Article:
‘Necessity,’ fulfillment of an old ambition led Peter Riegert to direct after 35-year acting career

Peter Riegert comes to town Dec. 14, not as the famous actor he is, but as co-writer, director/producer of “King of the Corner,” his first indie feature.

It will be screened at 5:30 at the AMC River East theatre, followed by Q&A with Riegert and his cinematographer, Mauricio Rubinstein (“Casa De Los Babys”). Kodak sponsors as a promotion for its new Super 16 250D daylight stock, utilized in the Riegert feature.

He shares with ReelChicago’s Ruth L Ratny the path traveled from the decision to direct a full-blown feature four years after directing an Oscar-nominated short.

REELCHICAGO What motivated you to become a director at after hugely successful 35-year acting career?
PETER RIEGERT. Necessity. You get older and you’re at the mercy of the business dynamics. The parts haven’t been as interesting or coming in as often as before. I said four years ago if I didn’t start to direct then, I wouldn’t do it. I must say, I’ve fallen in love again, with directing, and I’m as excited as when I started out as an actor 35 years ago.

REELCHICAGO. What were some of the obstacles you encountered when you started shooting “By Courier?” an O.Henry short story?
RIEGERT. We had a budget of around $20,000. I planned to shoot two days in Rhinebeck, New York. We were rained out the first day and I hadn’t planned on coverage. I rewrote the opening, and shot it in a day.

REELCHICAGO And what did you do to stretch your budget?
RIEGERT. I traded my conducting a couple of acting classes at the School of Visual Arts for an Avid so I could edit. I paid everyone $100. I didn’t want anyone to feel they were doing me a favor.

REELCHICAGO. How did you decided “King of the Corner,” also adapted from a short story, was the one you wanted to tell for your feature debut?
RIEGERT. Gerald Shapiro wrote a book called “Bad Jews and Other Stories.” We didn’t know each other when a mutual friend suggested he send me a copy of his book. I read it and loved it. I called Gerald and asked if he’d like to write a screenplay. I said, “I’d love to work with you.”

REELCHICAGO. How was collaborating with another writer?
RIEGERT. Gerald was fantastic and had a great imagination. When you’re sympatico, working together is a pleasure. We made the movie two years to the day (in 2003)after we started working on the screenplay.

REELCHICAGO. You said a screenwriter constantly rewrites.
RIEGERT. Once you have a script, to get the money you have to rewrite, then it’s altered by actors, and it endlessly evolves.

REELCHICAGO. Now we come to the business of indie filmmaking. What was your budget?
RIEGERT. It was $400,000 to shoot and $150,000 to the first print. I found a couple of people who were willing to get involved in the financing. Everyone worked for scale, by the way. We didn’t have trailers, too expensive at $400 a day, but we made sure everyone was comfortable.

REELCHICAGO. What was your shooting schedule?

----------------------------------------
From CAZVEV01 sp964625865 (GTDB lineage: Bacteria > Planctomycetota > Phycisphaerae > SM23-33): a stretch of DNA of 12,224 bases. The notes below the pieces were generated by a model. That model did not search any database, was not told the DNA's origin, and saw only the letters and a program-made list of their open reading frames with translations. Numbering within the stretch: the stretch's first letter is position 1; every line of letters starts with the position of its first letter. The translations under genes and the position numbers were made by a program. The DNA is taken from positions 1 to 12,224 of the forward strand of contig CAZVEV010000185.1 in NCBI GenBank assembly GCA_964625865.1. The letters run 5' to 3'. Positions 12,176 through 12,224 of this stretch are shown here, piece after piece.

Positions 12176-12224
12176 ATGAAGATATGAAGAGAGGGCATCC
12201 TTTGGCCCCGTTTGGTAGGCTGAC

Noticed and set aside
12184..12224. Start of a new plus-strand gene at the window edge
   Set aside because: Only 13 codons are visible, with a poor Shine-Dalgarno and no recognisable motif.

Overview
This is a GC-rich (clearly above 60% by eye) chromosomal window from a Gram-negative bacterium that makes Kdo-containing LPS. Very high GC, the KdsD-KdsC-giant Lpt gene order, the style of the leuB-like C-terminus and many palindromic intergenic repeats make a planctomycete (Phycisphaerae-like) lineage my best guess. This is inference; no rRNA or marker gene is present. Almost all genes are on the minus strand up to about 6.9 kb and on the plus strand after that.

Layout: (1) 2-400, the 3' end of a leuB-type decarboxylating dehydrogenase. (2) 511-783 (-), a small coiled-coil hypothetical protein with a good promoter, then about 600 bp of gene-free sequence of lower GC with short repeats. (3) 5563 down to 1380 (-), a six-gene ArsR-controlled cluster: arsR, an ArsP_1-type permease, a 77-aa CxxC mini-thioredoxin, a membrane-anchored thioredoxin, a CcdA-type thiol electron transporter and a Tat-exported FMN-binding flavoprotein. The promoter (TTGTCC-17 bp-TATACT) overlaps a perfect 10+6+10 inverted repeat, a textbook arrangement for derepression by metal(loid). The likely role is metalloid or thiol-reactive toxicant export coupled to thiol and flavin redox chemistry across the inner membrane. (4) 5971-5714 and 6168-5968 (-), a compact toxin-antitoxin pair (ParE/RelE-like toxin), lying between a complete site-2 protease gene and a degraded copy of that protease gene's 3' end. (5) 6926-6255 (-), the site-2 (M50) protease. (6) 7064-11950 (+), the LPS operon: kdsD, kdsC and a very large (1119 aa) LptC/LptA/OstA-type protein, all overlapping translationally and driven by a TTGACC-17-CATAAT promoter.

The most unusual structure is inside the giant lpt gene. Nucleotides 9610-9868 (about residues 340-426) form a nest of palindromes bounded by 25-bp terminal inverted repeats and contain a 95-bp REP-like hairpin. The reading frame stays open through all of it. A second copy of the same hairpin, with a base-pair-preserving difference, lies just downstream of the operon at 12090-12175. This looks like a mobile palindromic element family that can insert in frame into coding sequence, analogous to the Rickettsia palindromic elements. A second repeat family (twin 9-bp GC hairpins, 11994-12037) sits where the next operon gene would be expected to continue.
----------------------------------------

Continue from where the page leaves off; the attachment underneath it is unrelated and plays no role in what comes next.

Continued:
RIEGERT. We shot for 20 days in and around New York, spent a day in Philadelphia, a day in New Jersey and four days in Phoenix.

Our producer, Lemore Syvan, an independent New York filmmaker, really knows to make movies. And we had the wonderful cinematographer Mauricio Rubinstein working with us.

REELCHICAGO. Any surprises for you as the director?
RIEGERT. I found how sympathetic I was to the way movies are made. I felt I had the skills to make the short. Working with the cast on “King of the Corner,” I knew what I was looking for and I wanted to make a movie that I’d like to go see.

REELCHICAGO. Most of your cast are New Yorkers. Did you call them up personally and ask them to be in your movie?
RIEGERT. Everybody I asked said yes, but not as a favor to me. I wanted them to feel they were in the movie for themselves. It’s not healthy to ask for favors, a foolish way to go. We created a company that where everyone would share 25% in case anything good happens as a way to protect the cast and crew. They all understood the risks of making an independent film.

REELCHICAGO. What are you doing about distribution?
RIEGERT. We’ll release it ourselves, between mid-March and April 1 and take it out into the country for six to eight months. Will we get a return on investment? I hope so, but we’ll have to wait and see.

REELCHICAGO. Will your transition to directing will mean less emphasis on acting?
RIEGERT. That remains to be seen. Directing doesn’t mean I have to replace what I’ve done as an actor. Directing enables me to be active without waiting for the next acting job. Even the big stars have their own production company in a constant search for good material. I’m no different than the others.

REELCHICAGO. Any advice for aspiring indie filmmakers?
RIEGERT. I’ve said it many times before: Talent has value so don’t take it lightly. You have to figure out a way to survive and persevere. And you have to get lucky?and I don’t mean that glibly. Be ruthlessly honest with where you are, and remember the definition of success constantly evolves. Opportunity is always in front of us. You have to recognize it and be brave enough to take advantage of it.

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